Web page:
Private lander touches down on the moon but is sending a weak signal

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CAPE CANAVERAL, Fla. (AP) — A private U.S. lunar lander touched down on the moon Thursday, but contact with the craft was weak, company officials said.

There were no immediate updates on the lander’s condition from the company, Intuitive Machines.

Tension mounted in the company’s command center in Houston, as controllers awaited a signal from the spacecraft some 250,000 miles (400,000 kilometers) away, which arrived about 10 minutes later.

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“We’re evaluating how we can refine that signal,” said mission director Tim Crain. “But we can confirm, without a doubt, that our equipment is on the surface of the moon.”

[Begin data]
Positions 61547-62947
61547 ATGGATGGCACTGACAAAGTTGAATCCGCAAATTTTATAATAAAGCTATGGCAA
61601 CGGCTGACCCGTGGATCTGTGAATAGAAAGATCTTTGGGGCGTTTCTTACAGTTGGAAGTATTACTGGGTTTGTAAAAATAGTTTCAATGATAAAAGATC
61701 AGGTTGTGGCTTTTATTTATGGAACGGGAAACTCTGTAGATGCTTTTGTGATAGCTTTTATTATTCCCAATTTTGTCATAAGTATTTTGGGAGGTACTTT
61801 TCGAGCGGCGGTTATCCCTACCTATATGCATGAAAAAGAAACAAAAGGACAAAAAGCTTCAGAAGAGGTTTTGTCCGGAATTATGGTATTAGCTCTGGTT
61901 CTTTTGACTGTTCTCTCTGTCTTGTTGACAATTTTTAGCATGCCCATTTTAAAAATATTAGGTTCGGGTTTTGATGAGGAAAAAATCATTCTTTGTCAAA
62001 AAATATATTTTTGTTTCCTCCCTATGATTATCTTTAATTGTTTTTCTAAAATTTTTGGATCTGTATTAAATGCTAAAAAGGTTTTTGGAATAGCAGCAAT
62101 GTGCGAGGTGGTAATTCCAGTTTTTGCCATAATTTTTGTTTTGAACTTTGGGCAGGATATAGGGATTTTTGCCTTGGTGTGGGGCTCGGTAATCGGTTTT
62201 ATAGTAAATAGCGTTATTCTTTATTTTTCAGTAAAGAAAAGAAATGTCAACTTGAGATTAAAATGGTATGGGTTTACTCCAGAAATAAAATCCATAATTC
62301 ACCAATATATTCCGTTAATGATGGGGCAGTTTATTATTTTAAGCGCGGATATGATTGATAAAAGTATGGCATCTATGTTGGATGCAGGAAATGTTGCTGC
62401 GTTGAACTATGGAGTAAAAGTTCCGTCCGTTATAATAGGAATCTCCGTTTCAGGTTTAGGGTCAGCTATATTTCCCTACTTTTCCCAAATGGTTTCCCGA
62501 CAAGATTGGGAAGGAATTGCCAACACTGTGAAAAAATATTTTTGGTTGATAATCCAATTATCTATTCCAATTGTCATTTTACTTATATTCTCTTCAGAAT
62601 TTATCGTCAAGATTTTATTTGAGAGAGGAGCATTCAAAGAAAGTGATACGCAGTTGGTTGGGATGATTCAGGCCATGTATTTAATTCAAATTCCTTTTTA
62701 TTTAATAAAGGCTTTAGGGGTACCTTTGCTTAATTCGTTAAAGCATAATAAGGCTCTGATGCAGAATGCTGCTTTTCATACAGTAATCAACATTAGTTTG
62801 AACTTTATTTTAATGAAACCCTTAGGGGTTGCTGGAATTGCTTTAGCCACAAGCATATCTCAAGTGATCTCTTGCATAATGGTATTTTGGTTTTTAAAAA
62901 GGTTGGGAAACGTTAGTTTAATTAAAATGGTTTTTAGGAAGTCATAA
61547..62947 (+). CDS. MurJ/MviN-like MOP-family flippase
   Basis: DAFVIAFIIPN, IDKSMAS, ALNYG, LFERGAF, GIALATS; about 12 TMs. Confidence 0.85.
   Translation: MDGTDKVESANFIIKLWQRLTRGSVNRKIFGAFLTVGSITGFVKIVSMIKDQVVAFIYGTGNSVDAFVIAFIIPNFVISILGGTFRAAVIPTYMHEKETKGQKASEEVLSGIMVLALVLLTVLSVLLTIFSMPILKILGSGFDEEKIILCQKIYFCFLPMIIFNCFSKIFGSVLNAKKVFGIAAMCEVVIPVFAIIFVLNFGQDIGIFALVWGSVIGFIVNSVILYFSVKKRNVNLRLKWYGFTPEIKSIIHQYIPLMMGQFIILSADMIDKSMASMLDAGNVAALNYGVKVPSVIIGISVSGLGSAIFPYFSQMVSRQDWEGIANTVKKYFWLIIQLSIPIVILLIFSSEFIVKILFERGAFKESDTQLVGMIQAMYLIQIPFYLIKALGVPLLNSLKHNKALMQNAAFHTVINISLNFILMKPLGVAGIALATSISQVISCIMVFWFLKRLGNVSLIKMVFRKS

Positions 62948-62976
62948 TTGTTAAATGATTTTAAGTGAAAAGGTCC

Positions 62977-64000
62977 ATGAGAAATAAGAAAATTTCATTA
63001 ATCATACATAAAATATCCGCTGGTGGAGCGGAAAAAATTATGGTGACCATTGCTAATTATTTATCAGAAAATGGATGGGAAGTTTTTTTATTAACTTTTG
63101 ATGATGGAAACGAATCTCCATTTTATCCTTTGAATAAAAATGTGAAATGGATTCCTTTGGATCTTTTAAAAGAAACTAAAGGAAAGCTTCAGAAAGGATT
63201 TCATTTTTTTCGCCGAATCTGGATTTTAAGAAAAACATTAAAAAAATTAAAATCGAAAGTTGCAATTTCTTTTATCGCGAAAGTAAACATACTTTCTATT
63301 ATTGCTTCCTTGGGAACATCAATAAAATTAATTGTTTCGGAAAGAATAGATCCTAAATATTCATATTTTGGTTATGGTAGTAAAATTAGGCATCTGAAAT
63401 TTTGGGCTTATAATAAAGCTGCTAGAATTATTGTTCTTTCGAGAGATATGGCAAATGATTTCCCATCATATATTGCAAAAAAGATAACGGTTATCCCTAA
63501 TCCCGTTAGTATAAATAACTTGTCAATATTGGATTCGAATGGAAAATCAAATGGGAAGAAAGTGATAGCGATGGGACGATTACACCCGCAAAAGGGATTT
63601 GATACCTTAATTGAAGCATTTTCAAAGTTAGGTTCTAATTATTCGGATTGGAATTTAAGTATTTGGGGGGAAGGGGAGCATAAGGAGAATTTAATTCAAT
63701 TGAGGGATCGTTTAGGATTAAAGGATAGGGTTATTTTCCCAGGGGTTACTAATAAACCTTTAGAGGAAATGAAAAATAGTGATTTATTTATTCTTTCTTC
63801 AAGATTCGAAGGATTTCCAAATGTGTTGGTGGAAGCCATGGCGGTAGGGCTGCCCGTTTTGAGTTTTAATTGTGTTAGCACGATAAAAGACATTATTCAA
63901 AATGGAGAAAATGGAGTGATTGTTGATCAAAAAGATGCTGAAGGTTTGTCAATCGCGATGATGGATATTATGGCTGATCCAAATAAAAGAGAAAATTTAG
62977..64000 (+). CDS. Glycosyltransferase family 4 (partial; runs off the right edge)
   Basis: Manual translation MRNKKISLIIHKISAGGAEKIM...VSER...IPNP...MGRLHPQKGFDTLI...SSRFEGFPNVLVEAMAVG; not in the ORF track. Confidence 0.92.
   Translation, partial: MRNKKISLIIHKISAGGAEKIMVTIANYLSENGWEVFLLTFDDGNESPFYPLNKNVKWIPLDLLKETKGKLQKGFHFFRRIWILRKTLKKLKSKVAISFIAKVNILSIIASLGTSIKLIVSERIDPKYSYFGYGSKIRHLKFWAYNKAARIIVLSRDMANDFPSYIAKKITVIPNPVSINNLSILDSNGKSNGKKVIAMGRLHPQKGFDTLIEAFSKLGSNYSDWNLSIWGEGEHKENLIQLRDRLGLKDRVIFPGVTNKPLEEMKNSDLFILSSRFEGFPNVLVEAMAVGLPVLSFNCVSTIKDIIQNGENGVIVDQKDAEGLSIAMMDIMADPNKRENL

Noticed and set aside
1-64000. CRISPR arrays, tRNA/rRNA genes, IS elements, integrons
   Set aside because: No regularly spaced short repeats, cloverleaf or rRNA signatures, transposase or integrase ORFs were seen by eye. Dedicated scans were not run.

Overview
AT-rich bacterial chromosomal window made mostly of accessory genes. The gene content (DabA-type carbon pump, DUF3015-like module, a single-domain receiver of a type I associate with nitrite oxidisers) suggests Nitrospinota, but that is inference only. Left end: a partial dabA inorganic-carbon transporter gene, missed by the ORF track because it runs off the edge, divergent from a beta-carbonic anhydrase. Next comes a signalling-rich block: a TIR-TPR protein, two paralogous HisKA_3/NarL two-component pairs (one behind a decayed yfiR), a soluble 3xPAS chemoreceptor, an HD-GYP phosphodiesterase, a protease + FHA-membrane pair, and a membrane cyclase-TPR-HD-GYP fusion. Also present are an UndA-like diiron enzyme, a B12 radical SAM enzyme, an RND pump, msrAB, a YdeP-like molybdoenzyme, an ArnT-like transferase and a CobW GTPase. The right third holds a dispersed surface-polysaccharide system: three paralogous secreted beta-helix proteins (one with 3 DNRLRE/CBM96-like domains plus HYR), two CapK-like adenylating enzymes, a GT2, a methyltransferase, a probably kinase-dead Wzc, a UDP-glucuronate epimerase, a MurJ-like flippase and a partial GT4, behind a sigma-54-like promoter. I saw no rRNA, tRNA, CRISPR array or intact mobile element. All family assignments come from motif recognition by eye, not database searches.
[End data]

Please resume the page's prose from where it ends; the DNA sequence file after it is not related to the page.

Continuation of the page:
The lander, Odysseus, descended from a moon-skimming orbit and guided itself toward the surface, searching for a relatively flat spot among all the cliffs and craters near the south pole.

The lander’s choreographed descent was the first for the U.S. since 1972, when Apollo 17’s Gene Cernan and Harrison Schmitt left the last bootprints in the desolate gray dust.

Intuitive Machines was striving to become the first private business to successfully pull off a lunar landing, a feat achieved by only five countries. Another company gave it a shot last month, but never made it to the moon, and the lander crashed back to Earth.

Odysseus, carrying NASA experiments, reached the moon Wednesday, six days after rocketing from Kennedy Space Center in Florida.

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